Sydney commuters tell of utter chaos

Mrs. King thought she would leave the house a little early and find an alternative route.

‘I arrived at Hornsby station and there was absolute pandemonium as there was no replacement bus,’ she said. “The poor guards on the train were abused by everyone for things beyond their control.”

Ms King said she was lucky her partner could drive her to work, but the journey took an hour and 40 minutes.

When she got to work, she found that four of the 10 regular employees wouldn’t be coming to work, leaving “a huge hole” in the list.

The post office even had to close for lunch due to a lack of staff – “much to the chagrin of some customers”.

“It was absolute chaos. You have to do what you have to do to make sure everything is done on time. But there are some things we just can’t do,” she said.

Transport Minister David Elliott attacked the unions for the disruption, but they blamed the government and said workers were ready to work. Credit:James Alcock

Ms King is angry that the people she blames for the closure are not as affected by the transport crisis.

“It’s ridiculous that people making these decisions get a government-subsidized car to get to and from work,” she said.


Hayley Waters

As Ms Waters prepared to go to work, she received a text from her mother in Adelaide saying that trains from Sydney were cancelled.

Not good news for the head of clinical trials at the Royal North Shore Hospital, whose morning journey from Lane Cove North to Artarmon usually takes 20 minutes. On Monday, it took an hour and a half.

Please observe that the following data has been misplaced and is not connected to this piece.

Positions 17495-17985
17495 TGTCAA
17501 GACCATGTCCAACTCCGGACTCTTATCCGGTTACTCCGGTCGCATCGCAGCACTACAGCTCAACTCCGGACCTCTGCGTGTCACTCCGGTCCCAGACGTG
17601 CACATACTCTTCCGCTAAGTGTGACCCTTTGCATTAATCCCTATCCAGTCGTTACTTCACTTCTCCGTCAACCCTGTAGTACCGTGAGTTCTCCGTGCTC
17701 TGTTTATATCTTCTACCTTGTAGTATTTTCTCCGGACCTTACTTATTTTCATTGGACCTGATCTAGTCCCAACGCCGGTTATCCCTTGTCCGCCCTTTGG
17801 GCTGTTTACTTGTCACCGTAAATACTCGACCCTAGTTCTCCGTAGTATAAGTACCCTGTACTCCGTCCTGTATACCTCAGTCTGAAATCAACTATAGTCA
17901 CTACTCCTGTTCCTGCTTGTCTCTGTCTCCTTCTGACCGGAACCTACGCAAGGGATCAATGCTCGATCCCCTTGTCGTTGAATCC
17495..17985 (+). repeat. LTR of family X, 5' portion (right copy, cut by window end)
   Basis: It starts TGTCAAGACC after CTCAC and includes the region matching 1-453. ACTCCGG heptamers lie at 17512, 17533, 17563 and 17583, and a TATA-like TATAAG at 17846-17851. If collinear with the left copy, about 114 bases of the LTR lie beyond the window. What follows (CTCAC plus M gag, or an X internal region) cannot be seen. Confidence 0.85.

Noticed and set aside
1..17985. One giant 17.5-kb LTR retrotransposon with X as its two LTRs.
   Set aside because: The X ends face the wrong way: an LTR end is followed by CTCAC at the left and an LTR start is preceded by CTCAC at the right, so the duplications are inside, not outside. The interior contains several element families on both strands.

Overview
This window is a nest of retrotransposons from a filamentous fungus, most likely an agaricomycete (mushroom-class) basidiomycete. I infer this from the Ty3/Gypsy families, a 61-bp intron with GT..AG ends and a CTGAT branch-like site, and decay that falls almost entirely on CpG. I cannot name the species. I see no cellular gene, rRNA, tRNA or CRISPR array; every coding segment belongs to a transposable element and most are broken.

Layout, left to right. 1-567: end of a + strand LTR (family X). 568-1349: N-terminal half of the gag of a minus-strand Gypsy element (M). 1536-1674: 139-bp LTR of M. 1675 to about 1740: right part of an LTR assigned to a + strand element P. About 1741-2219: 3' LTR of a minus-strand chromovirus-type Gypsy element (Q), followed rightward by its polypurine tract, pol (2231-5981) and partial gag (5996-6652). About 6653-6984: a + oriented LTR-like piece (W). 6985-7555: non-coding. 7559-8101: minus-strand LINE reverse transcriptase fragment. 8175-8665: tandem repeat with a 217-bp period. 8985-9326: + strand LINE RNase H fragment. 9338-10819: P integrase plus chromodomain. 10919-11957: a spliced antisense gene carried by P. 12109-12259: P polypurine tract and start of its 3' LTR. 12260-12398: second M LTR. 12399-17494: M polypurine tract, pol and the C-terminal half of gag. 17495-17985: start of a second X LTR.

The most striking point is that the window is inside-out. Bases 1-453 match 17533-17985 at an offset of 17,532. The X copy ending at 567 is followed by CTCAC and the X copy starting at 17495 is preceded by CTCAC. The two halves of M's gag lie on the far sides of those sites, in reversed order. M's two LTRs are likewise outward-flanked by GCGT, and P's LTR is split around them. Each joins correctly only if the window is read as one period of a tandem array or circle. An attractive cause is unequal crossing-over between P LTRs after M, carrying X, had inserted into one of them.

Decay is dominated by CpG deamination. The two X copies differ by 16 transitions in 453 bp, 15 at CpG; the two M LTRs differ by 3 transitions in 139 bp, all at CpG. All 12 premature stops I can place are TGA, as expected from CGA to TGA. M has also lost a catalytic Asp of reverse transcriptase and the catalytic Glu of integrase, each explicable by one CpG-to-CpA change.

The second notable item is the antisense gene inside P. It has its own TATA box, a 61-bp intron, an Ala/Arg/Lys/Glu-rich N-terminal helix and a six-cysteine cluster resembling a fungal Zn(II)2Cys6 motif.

Ms Waters walked to the bus stop thinking she could take the bus instead of the train to work. No chance. During the half hour she was there, she lost count of the number of full buses that passed without picking up passengers.


“Even with the through lanes open, traffic was absolute chaos,” she said. “I’ve never seen him like this.”

Ms Waters struck up a conversation with another commuter.

They walked together on the Pacific Highway for 30 minutes before deciding to share an overpriced Uber.

She has ‘no idea’ how she will get home, but expects the trip to be worse than the morning commute.


Lisa Morgan

Monday was Mrs. Morgan’s son’s first day of college where he is studying teaching. Instead of taking the train from Macarthur station, he had to drive from Camden to the city.

“It took him almost three hours to get to college,” she said. “He missed his first lesson. I was not very happy.

Ms Morgan said she was shocked to learn the closure was not the result of a strike.

“I was flabbergasted when my daughter told me it wasn’t the unions, it was the government. I just shook my head, I couldn’t believe it,” she said.

“The government decides to do it on a day when most kids are starting college and international borders are opening today, that’s probably a nail in their coffin I think.”

Cameron Smith

Mr. Smith commutes between Campbelltown and Sydney’s CBD to work in digital marketing for a hotel chain. A friend texted him the bad news on Monday morning.

“I pretty much pulled the pin right away. The last time I made the decision to drive in traffic it was horrible, and I was late anyway,” he said.

“It was easier to stay in line and be on time than to sit in the car and pay tolls and gas.”

Although he is grateful to be able to work remotely, Mr Smith said it was frustrating not to have notice.

“It basically filled my week…I had organized things to do in the office that we can’t do at home.”

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